A few weeks ago, I went to a talk hosted by the IxDA Seattle chapter called "Brave NUI World," hosted by the Artefact Group. At the event, some of the Microsoft Surface team showed off their technology in action and had a panel discussion about how their product's Natural User Interface (NUI) was developed within Microsoft, as well as the user experience and usability learnings they'd gleaned from the 5-year development process.

One of the things that really struck me from this entire panel was how much energy they'd invested into paring away anything that did not look and behave like a real physical object, as opposed to trying to integrate interface elements such as a scroll bar or a text input screen into the device. Everything in their NUI required physics or real-world behavior, which creates some interesting opportunities for interaction, but is also a major limiting factor for accessing any large quantity of information.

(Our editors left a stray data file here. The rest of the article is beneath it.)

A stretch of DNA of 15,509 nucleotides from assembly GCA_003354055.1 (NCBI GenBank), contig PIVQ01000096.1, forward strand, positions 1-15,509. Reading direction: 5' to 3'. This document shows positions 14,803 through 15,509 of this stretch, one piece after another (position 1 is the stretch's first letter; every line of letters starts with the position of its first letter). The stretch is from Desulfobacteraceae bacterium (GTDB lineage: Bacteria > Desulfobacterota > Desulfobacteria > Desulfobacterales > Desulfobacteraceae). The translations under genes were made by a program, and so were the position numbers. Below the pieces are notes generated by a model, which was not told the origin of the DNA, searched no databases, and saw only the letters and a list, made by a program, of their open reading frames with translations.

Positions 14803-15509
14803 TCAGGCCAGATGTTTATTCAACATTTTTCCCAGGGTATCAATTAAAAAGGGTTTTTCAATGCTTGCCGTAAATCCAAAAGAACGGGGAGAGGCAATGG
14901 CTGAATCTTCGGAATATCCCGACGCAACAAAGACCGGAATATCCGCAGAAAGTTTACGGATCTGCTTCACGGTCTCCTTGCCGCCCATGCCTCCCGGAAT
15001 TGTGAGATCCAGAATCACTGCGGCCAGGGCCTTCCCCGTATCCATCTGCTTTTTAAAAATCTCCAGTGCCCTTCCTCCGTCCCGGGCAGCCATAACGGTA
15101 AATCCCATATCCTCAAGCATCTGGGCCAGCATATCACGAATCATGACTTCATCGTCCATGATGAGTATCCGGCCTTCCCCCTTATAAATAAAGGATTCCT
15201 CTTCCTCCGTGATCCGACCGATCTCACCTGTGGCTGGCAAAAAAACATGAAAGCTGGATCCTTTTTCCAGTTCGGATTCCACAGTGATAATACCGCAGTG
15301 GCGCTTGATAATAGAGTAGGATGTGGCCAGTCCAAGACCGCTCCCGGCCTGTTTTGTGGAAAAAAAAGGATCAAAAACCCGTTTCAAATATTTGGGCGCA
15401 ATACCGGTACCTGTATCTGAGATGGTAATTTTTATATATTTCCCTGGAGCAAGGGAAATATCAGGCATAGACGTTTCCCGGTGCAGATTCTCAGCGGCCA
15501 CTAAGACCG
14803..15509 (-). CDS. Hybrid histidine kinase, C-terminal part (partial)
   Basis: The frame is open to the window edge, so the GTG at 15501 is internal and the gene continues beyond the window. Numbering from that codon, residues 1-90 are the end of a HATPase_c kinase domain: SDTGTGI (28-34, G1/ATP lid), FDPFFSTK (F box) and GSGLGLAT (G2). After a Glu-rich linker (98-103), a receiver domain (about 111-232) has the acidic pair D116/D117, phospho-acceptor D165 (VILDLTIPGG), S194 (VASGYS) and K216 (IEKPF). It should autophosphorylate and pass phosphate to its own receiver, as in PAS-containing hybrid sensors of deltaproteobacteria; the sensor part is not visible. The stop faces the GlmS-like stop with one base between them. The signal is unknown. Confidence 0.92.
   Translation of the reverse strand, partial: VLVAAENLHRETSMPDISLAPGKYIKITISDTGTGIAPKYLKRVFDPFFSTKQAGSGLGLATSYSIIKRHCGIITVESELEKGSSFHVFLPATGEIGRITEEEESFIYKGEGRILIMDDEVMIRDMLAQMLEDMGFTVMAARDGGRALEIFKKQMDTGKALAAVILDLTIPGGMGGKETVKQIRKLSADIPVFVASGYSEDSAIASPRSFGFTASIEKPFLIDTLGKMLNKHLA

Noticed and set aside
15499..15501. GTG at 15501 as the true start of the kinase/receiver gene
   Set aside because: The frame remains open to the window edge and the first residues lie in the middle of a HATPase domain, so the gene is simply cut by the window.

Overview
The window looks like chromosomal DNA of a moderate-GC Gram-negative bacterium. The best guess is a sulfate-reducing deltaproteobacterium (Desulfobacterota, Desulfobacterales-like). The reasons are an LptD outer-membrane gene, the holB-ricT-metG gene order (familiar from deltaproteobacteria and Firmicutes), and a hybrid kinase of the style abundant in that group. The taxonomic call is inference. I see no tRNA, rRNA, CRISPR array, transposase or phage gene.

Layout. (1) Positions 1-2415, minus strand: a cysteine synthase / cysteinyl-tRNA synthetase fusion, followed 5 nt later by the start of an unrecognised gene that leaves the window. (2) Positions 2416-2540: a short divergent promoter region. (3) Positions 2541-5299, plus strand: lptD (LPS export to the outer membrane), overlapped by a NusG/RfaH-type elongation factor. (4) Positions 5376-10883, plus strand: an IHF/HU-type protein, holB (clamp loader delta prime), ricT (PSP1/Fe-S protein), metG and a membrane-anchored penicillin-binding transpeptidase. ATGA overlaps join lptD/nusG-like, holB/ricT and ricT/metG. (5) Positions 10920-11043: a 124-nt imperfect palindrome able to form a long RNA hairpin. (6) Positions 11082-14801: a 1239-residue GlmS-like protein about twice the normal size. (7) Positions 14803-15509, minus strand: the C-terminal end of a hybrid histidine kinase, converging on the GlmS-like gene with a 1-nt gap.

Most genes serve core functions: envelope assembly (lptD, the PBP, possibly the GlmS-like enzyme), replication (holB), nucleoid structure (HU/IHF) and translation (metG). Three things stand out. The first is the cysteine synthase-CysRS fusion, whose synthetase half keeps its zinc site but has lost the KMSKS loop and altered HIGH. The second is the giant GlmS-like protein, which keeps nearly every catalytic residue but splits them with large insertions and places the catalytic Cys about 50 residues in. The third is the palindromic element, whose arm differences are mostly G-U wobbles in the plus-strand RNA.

Want to see what considerations go into designing a NUI? Artefact has done a good job of videotaping the panel, which you can watch at your leisure here or view them at the original post at 720 px wide:

Another company I saw a presentation from almost two years ago was the Netherlands-based design firm Lust. They crafted a NUI for their design firm retrospective "Generation Random", which is also quite instructive to watch in action. Click in the (not very usable) nav on their site the first text link, to see a video of their first exhibit in action.